From time to time, I bet, a cable news anchor has told you what to think about what happened. And I’d wager, too, that the anchor has asked a reporter or correspondent, “You agree, right?”
It’s irritating and profoundly misleading. CNN’s John Roberts did that again this morning during the American Morning program’s 6 a.m. hour. In an exchange with veteran CNN international correspondent Christiane Amanpour regarding events in Iran, Mr. Roberts sought to have her confirm his surmises. Note the use of the guessing word seems. First, he offered an opinion:
Mr. ROBERTS: And, Christiane, President Obama seems to be putting a little bit of distance between the White House and the situation in Iran using very, very diplomatic and some people might say standoffish language to describe the situation there. Here’s what he said to CNBC. Let’s listen. [emphasis added]
Notice the wording. Seems always says to me someone’s guessing. Then some people might say passes for evidence backing his opinion. But it’s not: it is wording of artifice intended to validate his guess.
Next, CNN ran a video clip of the president’s remarks:
BARACK OBAMA, PRESIDENT OF THE UNITED STATES: It’s important to understand that although there is amazing ferment taking place in Iran, that the difference between Ahmadinejad and Mousavi in terms of their actual policies may not be as great as has been advertised.
Then Mr. Roberts addressed Ms. Amanpour:
ROBERTS: What’s behind the strategy like that, Christiane, and particularly this idea as well that the president is saying he doesn’t want to be seen to be meddling in Iranian affairs? [emphasis added]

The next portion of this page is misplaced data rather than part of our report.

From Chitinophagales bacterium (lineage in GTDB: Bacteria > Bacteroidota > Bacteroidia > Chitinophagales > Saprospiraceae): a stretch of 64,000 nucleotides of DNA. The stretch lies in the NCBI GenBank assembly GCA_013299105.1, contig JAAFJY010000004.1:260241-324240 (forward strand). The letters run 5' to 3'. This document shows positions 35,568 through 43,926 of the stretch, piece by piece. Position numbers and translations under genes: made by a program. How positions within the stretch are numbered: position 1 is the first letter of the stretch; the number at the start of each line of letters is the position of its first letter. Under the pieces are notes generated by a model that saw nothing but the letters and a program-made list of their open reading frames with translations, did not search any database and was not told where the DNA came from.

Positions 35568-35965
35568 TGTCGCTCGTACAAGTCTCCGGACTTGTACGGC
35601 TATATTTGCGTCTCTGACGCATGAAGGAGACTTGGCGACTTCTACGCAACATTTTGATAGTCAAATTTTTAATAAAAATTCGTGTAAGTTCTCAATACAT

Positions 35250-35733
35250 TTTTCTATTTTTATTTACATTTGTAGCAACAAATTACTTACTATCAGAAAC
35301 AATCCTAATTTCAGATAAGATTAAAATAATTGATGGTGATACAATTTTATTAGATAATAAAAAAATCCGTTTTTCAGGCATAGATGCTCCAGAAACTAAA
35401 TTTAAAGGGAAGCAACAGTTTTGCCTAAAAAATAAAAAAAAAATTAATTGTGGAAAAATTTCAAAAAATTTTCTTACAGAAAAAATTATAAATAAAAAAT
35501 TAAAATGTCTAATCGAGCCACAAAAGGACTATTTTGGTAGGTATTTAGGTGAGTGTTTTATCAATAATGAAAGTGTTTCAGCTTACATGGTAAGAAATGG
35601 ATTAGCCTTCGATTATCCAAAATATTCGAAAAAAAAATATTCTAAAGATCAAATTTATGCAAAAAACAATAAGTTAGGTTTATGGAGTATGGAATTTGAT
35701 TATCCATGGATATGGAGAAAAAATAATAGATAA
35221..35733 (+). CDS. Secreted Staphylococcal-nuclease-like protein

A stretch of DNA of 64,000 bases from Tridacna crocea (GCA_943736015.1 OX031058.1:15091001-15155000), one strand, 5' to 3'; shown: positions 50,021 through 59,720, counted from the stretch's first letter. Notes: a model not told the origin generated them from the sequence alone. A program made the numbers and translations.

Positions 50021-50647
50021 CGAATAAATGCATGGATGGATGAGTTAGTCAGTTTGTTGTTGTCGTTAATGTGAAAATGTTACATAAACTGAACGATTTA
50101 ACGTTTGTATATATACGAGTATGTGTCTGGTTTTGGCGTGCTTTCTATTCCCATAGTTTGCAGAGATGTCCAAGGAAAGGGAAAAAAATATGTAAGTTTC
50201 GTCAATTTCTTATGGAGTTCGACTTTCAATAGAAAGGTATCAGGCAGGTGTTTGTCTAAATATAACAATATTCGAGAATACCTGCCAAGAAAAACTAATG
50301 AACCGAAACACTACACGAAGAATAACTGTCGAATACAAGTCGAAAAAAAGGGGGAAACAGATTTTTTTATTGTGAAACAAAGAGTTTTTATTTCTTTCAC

This idea? What idea? Whose idea? Mr. Roberts spins the president’s remarks as an attempt to avoid “meddling in Iranian affairs.” He assumes it’s a “strategy” and asks Ms. Amanpour what’s “behind” a “strategy” that Mr. Roberts has assumed.
She refused and followed with facts and analysis based on them:
AMANPOUR: Well, I think — look, I am not going to get into the House — ahead of the White House or the president. I’m just telling you the facts from the ground that there is actually a difference between Mr. Mousavi and President Ahmadinejad most particularly in domestic policy. And that is why there’s a divided nation on the ground right now. Those huge supporting crowds for President Ahmadinejad and that gathering momentum for reform.
And having experienced Iran for instance over the years of reform under President Hotami and seeing the complete difference in tone and the difference in reaching out to the world in terms of foreign policy and again tone compared to the four years of Ahmadinejad, it’s almost night and day.
The president, on the other hand, is correct about foreign policy. There is foreign policy conducted by Ayatollah Khamenei, the supreme leader. And he is the one who deals with relations with the United States, the military policy, U.S. policy, and other foreign policy. So that is an important distinction.
But Mr. Mousavi had said that he wants to pursue detente with the rest of the world, including the United States. Whereas President Ahmadinejad also said that he does want to move forward but his public stance is much, much more confrontational and belligerent particularly over the all-important nuclear policy.
Now, it’s true that Mr. Mousavi said that our nuclear program is not negotiable. But then there’s a difference in how he said that he would allow the international community to verify and lay their fears at rest regarding their fears of militarization. [emphasis added]
Wouldn’t it be nice if more correspondents would push back against the assumptions and assertions cable-news anchors asked them to confirm?